Vols have taken their 'doses' with 71 hit batsmen
By Austin Ward
The medicine isn't typically going to go down smooth.
Gritted teeth, a willingness to take a little punishment and the knowledge that any pain will be gone quickly can help make it more palatable, though.
The fact that Tennessee batters are well aware of the benefits of what they refer to as "doses" doesn't hurt, either, since getting hit by a pitch can provide an instant boost to an offense that can use guys on base any way they can get there.
"It's a free pass," Vols senior Chris Pierce said. "It really doesn't hurt that bad.
"It's just quick — it gets you, but the pain is there and gone."
Nobody on the roster has more experience absorbing and moving on from those uncomfortable stings this season, but it's certainly not for lack of company as Pierce and the Vols prepare for a nonconference meeting at 7 p.m. today against Austin Peay.
UT pushed its SEC-leading total of hit-by-pitches to 71 over the weekend, and while Pierce didn't take a shot himself in the three-game sweep at the hands of Mississippi State, he's still tied for the team lead with 10 doses this season.
Every regular in the lineup has been plunked at least four times this year, which certainly suggests the Vols (22-18, 7-11 SEC) aren't short on toughness and also demonstrates a willingness for the Vols to do whatever it takes to get on base. They've also known since before the first game that without much power or consistent hitting, scoring runs was going to require some creativity — or alternative medicine.
The Vols don't have a special formula for attracting the baseball and coach Dave Serrano doesn't exactly encourage them to seek out contact either. But even during preseason workouts the Vols were perhaps building up a tolerance, including one scrimmage where at least four batters were drilled with pitches in a single inning.
"It's a mentality thing," Serrano said. "By no means are we trying to cheat or anything, but if a team is going to give you something, we're going to take it. It's part of the game, part of trying to find an advantage and help our team be more successful — and it helps an offense tremendously.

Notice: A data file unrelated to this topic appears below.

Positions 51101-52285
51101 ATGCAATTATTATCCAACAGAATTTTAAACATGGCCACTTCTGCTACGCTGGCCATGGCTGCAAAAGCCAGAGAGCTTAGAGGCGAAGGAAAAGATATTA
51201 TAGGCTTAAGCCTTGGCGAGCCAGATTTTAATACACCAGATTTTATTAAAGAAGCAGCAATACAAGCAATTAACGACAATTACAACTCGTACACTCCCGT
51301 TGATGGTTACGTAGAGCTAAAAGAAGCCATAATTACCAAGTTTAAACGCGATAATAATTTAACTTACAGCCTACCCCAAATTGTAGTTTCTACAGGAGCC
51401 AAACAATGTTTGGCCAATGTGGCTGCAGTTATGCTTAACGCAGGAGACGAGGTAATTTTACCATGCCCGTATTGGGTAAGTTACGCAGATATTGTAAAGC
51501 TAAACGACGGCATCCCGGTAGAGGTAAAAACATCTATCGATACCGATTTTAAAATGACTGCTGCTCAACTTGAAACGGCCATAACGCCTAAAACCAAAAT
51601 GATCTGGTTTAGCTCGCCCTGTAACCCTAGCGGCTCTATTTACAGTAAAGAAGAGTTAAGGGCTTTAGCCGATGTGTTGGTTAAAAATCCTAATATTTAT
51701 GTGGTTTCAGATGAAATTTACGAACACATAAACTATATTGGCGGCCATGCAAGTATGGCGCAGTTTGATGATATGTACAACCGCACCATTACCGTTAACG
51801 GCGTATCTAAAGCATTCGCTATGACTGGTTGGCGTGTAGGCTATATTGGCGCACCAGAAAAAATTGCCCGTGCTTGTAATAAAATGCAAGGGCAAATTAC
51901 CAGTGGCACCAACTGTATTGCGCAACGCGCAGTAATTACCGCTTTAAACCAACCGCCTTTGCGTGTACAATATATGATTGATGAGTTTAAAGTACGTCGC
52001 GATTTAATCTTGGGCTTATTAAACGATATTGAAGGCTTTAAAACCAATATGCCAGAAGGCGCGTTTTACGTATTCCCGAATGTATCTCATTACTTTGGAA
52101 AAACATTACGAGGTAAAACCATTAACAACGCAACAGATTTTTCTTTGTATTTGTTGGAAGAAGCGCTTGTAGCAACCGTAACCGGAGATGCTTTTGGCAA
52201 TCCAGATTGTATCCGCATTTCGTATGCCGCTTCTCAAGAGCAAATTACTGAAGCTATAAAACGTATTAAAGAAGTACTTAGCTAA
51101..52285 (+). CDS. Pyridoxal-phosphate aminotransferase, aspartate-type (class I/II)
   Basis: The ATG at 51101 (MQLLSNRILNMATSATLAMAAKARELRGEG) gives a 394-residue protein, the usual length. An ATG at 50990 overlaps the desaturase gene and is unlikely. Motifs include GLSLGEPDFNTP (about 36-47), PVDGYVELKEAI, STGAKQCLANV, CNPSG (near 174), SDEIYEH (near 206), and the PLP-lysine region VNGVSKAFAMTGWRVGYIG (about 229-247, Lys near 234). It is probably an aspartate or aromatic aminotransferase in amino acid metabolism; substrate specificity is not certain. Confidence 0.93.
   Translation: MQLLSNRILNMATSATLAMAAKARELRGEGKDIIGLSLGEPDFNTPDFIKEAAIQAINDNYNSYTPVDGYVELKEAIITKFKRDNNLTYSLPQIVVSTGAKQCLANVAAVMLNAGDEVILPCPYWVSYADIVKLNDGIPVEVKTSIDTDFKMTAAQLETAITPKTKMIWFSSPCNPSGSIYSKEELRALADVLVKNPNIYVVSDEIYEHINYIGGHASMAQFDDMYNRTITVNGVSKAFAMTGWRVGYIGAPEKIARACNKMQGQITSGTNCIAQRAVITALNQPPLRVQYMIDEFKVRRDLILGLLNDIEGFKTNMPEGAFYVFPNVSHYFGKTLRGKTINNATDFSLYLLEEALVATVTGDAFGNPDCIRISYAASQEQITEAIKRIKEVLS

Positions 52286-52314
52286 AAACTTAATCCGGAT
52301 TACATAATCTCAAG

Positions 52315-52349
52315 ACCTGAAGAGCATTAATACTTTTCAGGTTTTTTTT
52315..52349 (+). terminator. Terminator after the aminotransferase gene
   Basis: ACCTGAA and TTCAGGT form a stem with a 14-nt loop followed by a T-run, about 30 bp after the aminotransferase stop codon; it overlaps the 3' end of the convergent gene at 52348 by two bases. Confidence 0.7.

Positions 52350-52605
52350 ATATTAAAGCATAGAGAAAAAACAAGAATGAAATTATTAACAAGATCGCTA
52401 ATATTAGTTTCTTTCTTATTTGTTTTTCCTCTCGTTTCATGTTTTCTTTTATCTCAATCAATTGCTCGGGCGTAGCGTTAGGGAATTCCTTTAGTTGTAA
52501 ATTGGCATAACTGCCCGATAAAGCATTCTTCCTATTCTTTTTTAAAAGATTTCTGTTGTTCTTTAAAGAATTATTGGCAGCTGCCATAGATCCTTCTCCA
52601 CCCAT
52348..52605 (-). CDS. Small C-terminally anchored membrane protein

"We're never going to tell them to lean over the plate to get intentionally hit. But when it's inside and they have a choice of letting it glance off their body or getting out of the way, we want our guys to let it bounce off the body."
The Vols have made that split-second decision more often than just about any team in the country, fighting off both
their training from youth leagues to simply get out of the way as well as the natural instinct to avoid punishment.
And their new approach doesn't just provide the short-term benefit of putting a guy on base. With a lineup that has proven it's going to stand its ground, opposing pitchers at times appear to be less willing to throw inside for fear of giving up a baserunner — and UT has made clear it's not going to turn down an opportunity by turning away from a pitch.
After all, the pain might already be gone by the time the Vols are standing on first.
"It happens so quick," Pierce said. "It's not so much about the speed anyway, really more about the placement. You could take pitch at 70 miles per hour in a certain spot on your back that hurts more than 90 miles per hour.
"That's just part of it. It shows your commitment if you're willing to stand in there and take a pitch no matter what it is."
Those pills haven't completely cured the UT offense so far. But they do seem to make the Vols a little healthier, and they don't appear to be in any hurry to stop taking them.